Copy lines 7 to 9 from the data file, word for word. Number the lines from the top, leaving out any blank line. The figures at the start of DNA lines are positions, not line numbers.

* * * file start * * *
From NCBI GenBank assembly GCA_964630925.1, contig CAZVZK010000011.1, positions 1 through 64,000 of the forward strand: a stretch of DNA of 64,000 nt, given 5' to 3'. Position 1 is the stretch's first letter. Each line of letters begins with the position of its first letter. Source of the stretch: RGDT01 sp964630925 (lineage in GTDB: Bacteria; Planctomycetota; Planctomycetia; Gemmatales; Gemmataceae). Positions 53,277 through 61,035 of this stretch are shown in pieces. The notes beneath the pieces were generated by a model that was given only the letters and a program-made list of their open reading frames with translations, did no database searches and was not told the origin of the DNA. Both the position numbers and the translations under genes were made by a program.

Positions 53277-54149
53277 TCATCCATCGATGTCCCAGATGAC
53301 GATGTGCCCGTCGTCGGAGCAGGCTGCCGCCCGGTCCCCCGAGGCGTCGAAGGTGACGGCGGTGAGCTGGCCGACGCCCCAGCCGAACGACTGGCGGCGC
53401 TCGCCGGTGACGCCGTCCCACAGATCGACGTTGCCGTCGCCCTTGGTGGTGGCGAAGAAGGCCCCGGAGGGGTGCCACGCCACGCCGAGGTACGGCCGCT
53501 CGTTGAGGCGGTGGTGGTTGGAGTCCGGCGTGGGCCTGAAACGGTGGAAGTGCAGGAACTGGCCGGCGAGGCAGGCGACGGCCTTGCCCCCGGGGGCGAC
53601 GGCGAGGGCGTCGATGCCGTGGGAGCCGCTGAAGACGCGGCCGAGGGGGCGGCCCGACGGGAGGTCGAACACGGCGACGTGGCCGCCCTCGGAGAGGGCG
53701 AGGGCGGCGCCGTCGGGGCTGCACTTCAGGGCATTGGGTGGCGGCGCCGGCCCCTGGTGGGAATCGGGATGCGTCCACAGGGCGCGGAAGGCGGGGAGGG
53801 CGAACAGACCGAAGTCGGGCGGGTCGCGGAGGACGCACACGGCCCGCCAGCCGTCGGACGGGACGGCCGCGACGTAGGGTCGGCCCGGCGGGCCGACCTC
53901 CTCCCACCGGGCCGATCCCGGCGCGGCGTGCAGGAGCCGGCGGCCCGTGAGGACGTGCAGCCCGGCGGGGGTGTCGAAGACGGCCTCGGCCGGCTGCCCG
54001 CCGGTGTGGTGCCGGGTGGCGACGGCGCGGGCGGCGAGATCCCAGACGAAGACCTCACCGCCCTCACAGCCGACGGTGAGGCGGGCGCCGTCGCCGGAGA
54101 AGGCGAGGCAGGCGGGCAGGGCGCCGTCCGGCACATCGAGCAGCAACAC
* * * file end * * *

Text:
53601 GGCGAGGGCGTCGATGCCGTGGGAGCCGCTGAAGACGCGGCCGAGGGGGCGGCCCGACGGGAGGTCGAACACGGCGACGTGGCCGCCCTCGGAGAGGGCG
53701 AGGGCGGCGCCGTCGGGGCTGCACTTCAGGGCATTGGGTGGCGGCGCCGGCCCCTGGTGGGAATCGGGATGCGTCCACAGGGCGCGGAAGGCGGGGAGGG
53801 CGAACAGACCGAAGTCGGGCGGGTCGCGGAGGACGCACACGGCCCGCCAGCCGTCGGACGGGACGGCCGCGACGTAGGGTCGGCCCGGCGGGCCGACCTC